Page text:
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Let K be a compact centro-symmetric subset of the Euclidean plane. Assuming that K has constant "mass density" at all of its points, does the center of gravity-also called the "centroid"-of K, always coincide with the symmetric center of K? Intuitively, I would say "yes". But what about cases where no straight line L in the plane is an "axis of symmetry" of K? By this, I mean that K would be mapped into itself by orthogonal reflection across L.

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Let $O$ be the center of symmetry of $K$, and let $G$ be its centroid.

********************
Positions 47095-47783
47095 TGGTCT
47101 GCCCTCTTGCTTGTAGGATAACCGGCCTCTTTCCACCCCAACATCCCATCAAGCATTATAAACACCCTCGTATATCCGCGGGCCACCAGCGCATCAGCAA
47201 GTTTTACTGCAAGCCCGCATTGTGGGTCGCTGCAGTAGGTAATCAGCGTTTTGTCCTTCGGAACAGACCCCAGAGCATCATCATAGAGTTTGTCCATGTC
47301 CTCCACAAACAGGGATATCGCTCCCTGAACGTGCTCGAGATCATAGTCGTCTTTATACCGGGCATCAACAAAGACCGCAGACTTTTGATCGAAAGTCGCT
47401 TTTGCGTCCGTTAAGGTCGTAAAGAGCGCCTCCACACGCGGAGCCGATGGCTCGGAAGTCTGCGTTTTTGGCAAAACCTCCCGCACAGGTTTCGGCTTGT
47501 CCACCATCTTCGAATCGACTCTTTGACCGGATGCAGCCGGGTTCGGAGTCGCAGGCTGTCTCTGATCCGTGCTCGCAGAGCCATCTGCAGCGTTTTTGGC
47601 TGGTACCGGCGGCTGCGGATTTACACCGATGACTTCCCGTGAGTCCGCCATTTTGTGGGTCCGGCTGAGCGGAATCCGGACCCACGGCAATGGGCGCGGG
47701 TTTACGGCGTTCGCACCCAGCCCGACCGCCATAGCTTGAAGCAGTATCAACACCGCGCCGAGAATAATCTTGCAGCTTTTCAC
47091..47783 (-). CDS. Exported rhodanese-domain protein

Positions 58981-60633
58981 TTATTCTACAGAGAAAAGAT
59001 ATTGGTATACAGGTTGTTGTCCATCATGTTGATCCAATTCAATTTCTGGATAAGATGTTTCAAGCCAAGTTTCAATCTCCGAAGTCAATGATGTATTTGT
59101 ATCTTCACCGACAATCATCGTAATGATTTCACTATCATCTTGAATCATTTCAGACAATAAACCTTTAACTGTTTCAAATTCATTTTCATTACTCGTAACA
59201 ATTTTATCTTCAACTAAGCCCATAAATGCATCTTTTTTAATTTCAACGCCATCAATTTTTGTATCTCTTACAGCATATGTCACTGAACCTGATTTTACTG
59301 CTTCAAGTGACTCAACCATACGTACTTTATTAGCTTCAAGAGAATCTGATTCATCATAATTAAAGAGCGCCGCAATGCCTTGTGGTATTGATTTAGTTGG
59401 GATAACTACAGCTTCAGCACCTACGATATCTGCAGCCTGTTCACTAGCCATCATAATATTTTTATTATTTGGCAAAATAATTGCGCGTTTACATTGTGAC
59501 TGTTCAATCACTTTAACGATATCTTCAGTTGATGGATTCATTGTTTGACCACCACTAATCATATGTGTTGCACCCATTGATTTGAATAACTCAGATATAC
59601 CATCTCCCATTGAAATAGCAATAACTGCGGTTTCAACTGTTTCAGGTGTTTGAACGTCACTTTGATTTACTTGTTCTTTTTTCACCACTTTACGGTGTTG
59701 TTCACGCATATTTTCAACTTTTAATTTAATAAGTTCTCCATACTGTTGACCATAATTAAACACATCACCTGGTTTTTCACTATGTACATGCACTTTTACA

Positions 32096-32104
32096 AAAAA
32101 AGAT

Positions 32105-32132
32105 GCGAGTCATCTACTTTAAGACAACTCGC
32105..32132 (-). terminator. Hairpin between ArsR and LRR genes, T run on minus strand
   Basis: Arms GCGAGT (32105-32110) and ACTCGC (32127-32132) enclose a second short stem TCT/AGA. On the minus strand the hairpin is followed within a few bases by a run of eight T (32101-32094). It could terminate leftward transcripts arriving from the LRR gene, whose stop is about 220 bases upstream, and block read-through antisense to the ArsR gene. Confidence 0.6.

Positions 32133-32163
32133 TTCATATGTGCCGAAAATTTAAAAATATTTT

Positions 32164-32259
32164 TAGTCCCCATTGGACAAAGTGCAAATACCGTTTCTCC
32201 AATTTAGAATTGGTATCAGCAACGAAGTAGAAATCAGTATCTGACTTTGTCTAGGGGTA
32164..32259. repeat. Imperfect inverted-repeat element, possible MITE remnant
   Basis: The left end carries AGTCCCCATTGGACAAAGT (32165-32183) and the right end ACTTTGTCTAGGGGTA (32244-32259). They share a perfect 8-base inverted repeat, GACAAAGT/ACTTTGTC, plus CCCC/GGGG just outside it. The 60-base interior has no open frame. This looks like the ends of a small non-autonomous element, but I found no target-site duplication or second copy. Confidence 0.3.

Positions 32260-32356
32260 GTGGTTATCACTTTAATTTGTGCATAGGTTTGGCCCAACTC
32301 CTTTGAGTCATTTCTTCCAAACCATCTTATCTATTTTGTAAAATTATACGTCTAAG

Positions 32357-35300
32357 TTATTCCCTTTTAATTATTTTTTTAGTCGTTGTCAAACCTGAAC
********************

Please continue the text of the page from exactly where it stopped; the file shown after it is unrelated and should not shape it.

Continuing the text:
Consider now a point reflection across $O$ which transforms $K$ to $K'$ and $G$ to $G'$. Since the point reflection is an affine transformation and affine transformations preserve centroids, $G'$ must be the centroid of $K'$.

Given that $K$ is centrally symmetric with respect to $O$, it follows that $K' \equiv K$ and therefore $G' \equiv G$. But the only fixed point of a point reflection is its center, so in the end $G \equiv O$.

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    $\begingroup$ Thanks for the response which was just what I was looking for. $\endgroup$ Sep 15 '16 at 20:15

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